A DNS Marriage Made in Technology
A DNS Marriage Made in Technology
Large organizations have many data centers, sometimes distributed across multiple countries – not to mention cloud regions and highly distributed networks. Consequently, your DNS needs to be just as highly distributed as your content.
Join the DZone community and get the full member experience.Join For Free
The open source HPCC Systems platform is a proven, easy to use solution for managing data at scale. Visit our Easy Guide to learn more about this completely free platform, test drive some code in the online Playground, and get started today.
In simpler times, one data center served all an organization’s needs. It housed the Domain Name Service (DNS) servers, and no one thought twice about it. After all, if the data center went down, the DNS servers would be useless anyway.
Fast-forward to today. Large organizations have many data centers, sometimes distributed across multiple countries – not to mention cloud regions and highly distributed networks. Consequently, your DNS needs to be just as highly distributed as your content. After all, what good is a Disaster Recovery site if you have no way to direct your users to it?
The order of the day is for best-in-class DNS providers to offer highly resilient networks with multiple anycast groups and hundreds of servers spread out around the world. However, the hard reality is that impairments, outages and massive Distributed Denial of Service (DDoS) attacks can and do happen. To truly bulletproof your distributed infrastructure against an issue where your users cannot resolve your domain, you might very well consider hosting your DNS records with two providers.
This is not as clear-cut as it sounds, though. Before today’s dedicated DNS solutions, you basically had three choices. You could run one DNS provider as primary and the second as the replicated slave. Alternately, you could run two DNS providers, both as primary, and (carefully) make your record changes in each. The third option was to run two DNS providers, both as primary, and code your own middleware application that is capable of understanding a requested DNS change and pushing that change to each provider’s unique API.
Let’s break down these options. The first one takes away the traffic management features, powerful geographic routing and RUM-based telemetry that some top-tier providers offer. The use of the zone transfer (XFR) technology condemns you to only using the most basic, vanilla DNS records.
If you run two DNS providers, you are opening the door wide to human error. That’s because if you don’t painstakingly and laboriously keep two different providers in perfect sync, you will end up with traffic routing problems that are shockingly difficult to troubleshoot.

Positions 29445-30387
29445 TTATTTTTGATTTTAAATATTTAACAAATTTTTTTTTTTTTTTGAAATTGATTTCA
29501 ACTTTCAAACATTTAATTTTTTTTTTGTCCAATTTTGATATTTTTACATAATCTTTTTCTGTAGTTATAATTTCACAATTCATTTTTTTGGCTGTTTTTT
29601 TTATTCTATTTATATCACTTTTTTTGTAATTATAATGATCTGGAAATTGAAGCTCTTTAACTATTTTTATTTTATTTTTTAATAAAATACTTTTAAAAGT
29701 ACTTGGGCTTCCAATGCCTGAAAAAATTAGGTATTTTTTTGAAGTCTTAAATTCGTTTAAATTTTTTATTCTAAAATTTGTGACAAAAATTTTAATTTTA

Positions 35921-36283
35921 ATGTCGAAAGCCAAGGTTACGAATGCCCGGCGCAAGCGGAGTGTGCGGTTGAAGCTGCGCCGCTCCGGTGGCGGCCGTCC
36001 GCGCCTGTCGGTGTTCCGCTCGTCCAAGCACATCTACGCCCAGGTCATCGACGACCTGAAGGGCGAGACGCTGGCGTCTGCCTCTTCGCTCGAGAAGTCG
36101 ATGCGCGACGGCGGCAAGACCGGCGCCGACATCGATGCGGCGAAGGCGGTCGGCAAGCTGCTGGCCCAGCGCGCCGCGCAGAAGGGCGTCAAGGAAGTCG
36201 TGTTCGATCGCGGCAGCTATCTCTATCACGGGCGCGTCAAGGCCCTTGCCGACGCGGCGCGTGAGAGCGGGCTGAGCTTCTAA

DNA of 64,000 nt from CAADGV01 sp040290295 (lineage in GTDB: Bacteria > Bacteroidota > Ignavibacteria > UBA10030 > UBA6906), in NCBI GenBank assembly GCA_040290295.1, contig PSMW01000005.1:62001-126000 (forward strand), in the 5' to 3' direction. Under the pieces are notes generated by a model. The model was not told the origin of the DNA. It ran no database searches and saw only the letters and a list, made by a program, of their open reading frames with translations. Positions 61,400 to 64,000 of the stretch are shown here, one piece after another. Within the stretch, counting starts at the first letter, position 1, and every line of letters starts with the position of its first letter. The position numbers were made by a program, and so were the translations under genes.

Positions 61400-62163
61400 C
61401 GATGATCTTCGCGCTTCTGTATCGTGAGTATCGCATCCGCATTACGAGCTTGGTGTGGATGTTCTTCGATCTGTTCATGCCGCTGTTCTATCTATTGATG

Running two primary DNS providers requires you to expend substantial time and resources to write your own DNS management software suite, with in-depth integration with each of your DNS providers. You lose all the advantages of your providers’ portals and dashboards and will have to roll your own interpretation layer to keep one provider’s advanced features in approximate synchronization with the next provider’s.
Again, because times have changed, other choices are now available. Dedicated DNS solutions today allow you to place real or virtual servers anywhere you want them: in your office, in your data centers, inside your DMZs, behind your firewalls – literally anywhere that makes sense for your infrastructure. You can then install a DNS software stack on them and turn them into fully managed DNS delivery nodes that are dedicated to you. Through the same portal and API as you use right now to manage your DNS on a managed DNS anycasted world-wide platform, you can choose which domains you want to also serve from your dedicated DNS nodes.
This choice gives you the best of all worlds: the resilience of two DNS providers and ease of management through a single portal and API. All your advanced traffic management and intelligent Filter Chain configurations work exactly the same, too. And if something were to happen to any part of the managed DNS infrastructure, your dedicated DNS nodes would be unaffected and would continue to happily serve DNS. Once they reestablished contact with the “mothership,” they would push their queued query statistics upstream and apply any pending record changes.
Dedicated DNS nodes, along with being authoritative DNS servers, also support recursion, so you can point all your DNS clients (laptops, servers, EC2 instances etc.) at them. This results in all your DNS needs being met and queries directed at your own domains and records being resolved in single-digit millisecond time. You can also leverage advanced Filter Chain capabilities to intelligently direct traffic within your own data centers and achieve greater performance, failover and resilience between server or application tiers.
The good old days of simple configurations have been left in the dust of rapid technological progress. You’re taking a big risk by running two disparate DNS providers – the possibility for disaster is high. Fortunately, that’s not your only option anymore. Today, you can marry the power of managed DNS with dedicated DNS solutions for a modern answer to DNS’s many demands.
Opinions expressed by DZone contributors are their own.